If (temp is HOT) and (flow is SOFT) then (cold is OPENFAST) and (hot is OPENSLOW)

If (temp is HOT) and (flow is GOOD) then (cold is OPENSLOW) and (hot is CLOSESLOW)

If (temp is HOT) and (flow is HARD) then (cold is CLOSESLOW) and (hot is CLOSEFAST)

In this section, the PSO and ACO algorithms are implemented for the optimization of two FLC systems [

The objective function is built to represent the fitness of a solution and is considered as an interface between optimization problem and the algorithm. In order to determine the fitness of the fuzzy model, the mean square error (MSE) is used (defined in (

where

In this case, we represented the problem as is shown in Figure

Example of the graphical representation of the PSO particles for the membership functions.

PSO is used to optimize fuzzy controllers for two cases. In one, PSO is used to optimize the FLC from the water control in a tank and in the other PSO is used to optimize the temperature control in a shower. They both used a set of 200 particles and 300 iterations and they perform 30 experiments. We use 200 particles and 300 iterations because after making several tests the best results were obtained with these values. In Section

In the search space of the problem, we use random values for the positions and velocities of the particles; this is to create and initialize the population.

The fitness (in the fuzzy controller) is evaluated for all particles using the established objective function, MSE.

A comparison between the current fitness against the previous fitness of each particle is applied. If the current fitness is better than the previous fitness, then the current value is established for the

A comparison among the current fitness of each particle against the best global fitness (

The evaluation is performed with the star topology:

In base to (

Actualize the particle position using (

Steps (2) to (6) are repeated until the algorithm reaches the maximum number of iterations or the best fitness is better than the desired value.

FOR each particle

_{id} randomly

_{id} randomly

END FOR

Iteration k=1

DO

_{1} and c_{2} with the fuzzy inference system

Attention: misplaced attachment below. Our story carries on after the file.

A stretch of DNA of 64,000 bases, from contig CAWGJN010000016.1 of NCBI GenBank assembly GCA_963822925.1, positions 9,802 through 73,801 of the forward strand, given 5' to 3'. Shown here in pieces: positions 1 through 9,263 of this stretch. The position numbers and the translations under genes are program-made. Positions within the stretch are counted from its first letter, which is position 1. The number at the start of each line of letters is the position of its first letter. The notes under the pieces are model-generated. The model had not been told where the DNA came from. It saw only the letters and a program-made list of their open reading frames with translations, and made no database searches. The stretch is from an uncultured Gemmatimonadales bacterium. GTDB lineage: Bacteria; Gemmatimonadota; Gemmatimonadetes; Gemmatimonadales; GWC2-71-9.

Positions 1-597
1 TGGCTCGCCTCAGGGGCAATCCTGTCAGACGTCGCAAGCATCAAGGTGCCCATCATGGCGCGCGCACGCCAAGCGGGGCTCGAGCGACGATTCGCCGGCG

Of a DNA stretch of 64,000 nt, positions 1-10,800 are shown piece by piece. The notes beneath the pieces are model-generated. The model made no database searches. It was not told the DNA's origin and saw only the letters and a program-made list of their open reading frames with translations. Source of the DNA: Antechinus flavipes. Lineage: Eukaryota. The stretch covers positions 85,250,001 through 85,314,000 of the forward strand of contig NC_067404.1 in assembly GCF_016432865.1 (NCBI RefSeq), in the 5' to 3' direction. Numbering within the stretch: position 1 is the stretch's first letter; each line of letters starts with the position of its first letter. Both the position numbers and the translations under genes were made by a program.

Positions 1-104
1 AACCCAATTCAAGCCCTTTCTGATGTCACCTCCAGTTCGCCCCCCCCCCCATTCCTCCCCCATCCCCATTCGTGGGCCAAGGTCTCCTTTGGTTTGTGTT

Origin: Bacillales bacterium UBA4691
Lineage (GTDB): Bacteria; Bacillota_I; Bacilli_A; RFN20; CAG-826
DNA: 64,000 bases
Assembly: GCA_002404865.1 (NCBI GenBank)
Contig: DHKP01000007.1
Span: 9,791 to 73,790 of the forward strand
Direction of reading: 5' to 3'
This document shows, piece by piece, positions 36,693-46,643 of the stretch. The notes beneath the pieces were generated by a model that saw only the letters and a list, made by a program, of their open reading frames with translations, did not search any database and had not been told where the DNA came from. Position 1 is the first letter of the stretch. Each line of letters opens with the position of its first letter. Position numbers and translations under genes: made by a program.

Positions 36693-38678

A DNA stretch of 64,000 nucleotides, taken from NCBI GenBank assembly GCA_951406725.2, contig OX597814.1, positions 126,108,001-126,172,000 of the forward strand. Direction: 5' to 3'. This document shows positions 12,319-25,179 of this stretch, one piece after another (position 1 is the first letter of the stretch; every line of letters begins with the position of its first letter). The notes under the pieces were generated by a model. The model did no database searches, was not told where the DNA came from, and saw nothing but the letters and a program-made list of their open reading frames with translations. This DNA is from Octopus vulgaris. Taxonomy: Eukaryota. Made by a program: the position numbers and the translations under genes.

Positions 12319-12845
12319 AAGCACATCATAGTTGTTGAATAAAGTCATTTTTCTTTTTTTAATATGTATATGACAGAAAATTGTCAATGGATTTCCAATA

_{ id } (k+1) = w _{id} (k) + c_{1}_{1} (_{id} - _{id}) + c_{2} Rand_{2} (_{id})

_{ id } (k+1) = x_{id} (k) + _{id} (k+1)

k = k + 1

WHILE Maximum iterations or mínimum error criteria are not attained

The flowchart of PSO.

Figure

Representation of the PSO for the optimization of membership functions.

Figure

Representation of PSO for the optimization of membership functions.

In the Ant Colony Optimization algorithm, the problem to optimize must be represented as a combinatorial problem; in this case, the types of membership functions should be represented as a graph; it means that the potential values require to be represented as a graph. This is an important part, for the reason that ACO operates with this type of representation. Each node must be a possible solution that an ant can take.

The ant can consider each node like a potential solution to choose. At the end of the iterations, every ant will have a graph with the potential values to make the evaluation; in this graph, if we suppose that the problem to optimize is used to design a graph with_{i} nodes, the node value is determined as _{i} (_{ij}). After the division, a network that is composed of variables and their division is constructed as depicted in Figure

Variable division and ant search path.

The flowchart for ACO is displayed in Figure

The ant colony is created and initialized with random positions. We set the initial parameters for ACO making several trial and error experiments. For each ant, construct a graph (for the fuzzy controller).

The next node is selected in function to the probability obtained with (

Reduce the local pheromone trail (evaporation) according to (

Reduce the global pheromone trail (evaporation) according to (

Steps (2) to (4) are repeated until the algorithm reaches the maximum iterations or the best fitness is better than the desired value.

FOR each ant i

END FOR

Iteration k=1

DO

WHILE Maximum iterations or mínimum error criteria are not attained

The flowchart of the ACO algorithm.

In this paper, the design of fuzzy logic control (FLC) is performed using Ant Colony System. Figure

Representation of the potential solutions in the pheromone matrix for the water system.

We also used the Ant Colony System algorithm for this case. Figure

Representation of the potential solutions in the pheromone matrix for temperature system.

In this part, the results of the optimization of the FLCs for the water level control and temperature control systems with Particle Swarm Optimization and Ant Colony Optimization are presented. For comparison purposes, we used FLCs provided by [

Figure

Membership functions for the water tank FLC without optimization.

Figure

Behavior of the water level in the tank with the FLC not optimized.